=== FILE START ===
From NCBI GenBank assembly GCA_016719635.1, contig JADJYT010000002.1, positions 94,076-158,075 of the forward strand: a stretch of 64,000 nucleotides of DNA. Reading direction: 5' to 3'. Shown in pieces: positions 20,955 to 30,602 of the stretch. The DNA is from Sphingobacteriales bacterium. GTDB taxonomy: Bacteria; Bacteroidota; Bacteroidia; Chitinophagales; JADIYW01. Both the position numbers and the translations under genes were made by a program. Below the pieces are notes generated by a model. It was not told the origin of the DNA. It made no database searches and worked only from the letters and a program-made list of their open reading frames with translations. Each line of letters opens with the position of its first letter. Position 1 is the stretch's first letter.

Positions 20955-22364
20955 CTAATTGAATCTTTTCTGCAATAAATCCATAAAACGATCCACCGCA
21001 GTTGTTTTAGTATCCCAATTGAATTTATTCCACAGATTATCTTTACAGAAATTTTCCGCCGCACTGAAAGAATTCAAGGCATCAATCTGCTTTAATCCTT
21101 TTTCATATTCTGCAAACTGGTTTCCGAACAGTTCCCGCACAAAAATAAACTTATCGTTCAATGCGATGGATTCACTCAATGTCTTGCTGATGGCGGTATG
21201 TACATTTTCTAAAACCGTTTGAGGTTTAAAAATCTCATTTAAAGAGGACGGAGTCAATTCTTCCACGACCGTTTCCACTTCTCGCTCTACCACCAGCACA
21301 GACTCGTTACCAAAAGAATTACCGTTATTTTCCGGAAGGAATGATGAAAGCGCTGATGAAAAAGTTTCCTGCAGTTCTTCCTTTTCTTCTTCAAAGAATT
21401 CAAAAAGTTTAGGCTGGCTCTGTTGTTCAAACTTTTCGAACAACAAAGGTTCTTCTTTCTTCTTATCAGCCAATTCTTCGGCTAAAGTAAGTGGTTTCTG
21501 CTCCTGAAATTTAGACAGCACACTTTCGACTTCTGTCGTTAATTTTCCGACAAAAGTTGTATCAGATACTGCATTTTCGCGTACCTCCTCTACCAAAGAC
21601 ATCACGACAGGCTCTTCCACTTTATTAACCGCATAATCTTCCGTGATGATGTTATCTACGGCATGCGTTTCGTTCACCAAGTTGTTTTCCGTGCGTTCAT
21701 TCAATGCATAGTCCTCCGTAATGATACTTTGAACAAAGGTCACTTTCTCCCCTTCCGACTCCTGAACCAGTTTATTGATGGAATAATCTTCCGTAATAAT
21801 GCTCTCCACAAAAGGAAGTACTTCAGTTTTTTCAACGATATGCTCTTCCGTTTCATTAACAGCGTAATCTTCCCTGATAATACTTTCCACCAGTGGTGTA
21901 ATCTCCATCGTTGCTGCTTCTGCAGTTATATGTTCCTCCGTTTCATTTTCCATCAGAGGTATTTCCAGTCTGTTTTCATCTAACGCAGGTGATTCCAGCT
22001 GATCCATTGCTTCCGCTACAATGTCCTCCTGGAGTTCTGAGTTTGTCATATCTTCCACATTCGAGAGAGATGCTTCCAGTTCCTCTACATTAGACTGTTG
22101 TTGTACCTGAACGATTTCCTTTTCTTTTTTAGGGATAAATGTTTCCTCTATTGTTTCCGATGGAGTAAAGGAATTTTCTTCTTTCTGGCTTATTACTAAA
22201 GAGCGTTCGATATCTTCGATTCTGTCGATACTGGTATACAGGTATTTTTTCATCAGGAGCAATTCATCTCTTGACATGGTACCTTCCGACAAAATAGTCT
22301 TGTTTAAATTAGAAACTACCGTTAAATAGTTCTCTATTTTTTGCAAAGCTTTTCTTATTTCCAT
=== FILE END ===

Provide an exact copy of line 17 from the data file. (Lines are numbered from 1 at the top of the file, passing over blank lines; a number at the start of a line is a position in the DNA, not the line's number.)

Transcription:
22301 TGTTTAAATTAGAAACTACCGTTAAATAGTTCTCTATTTTTTGCAAAGCTTTTCTTATTTCCAT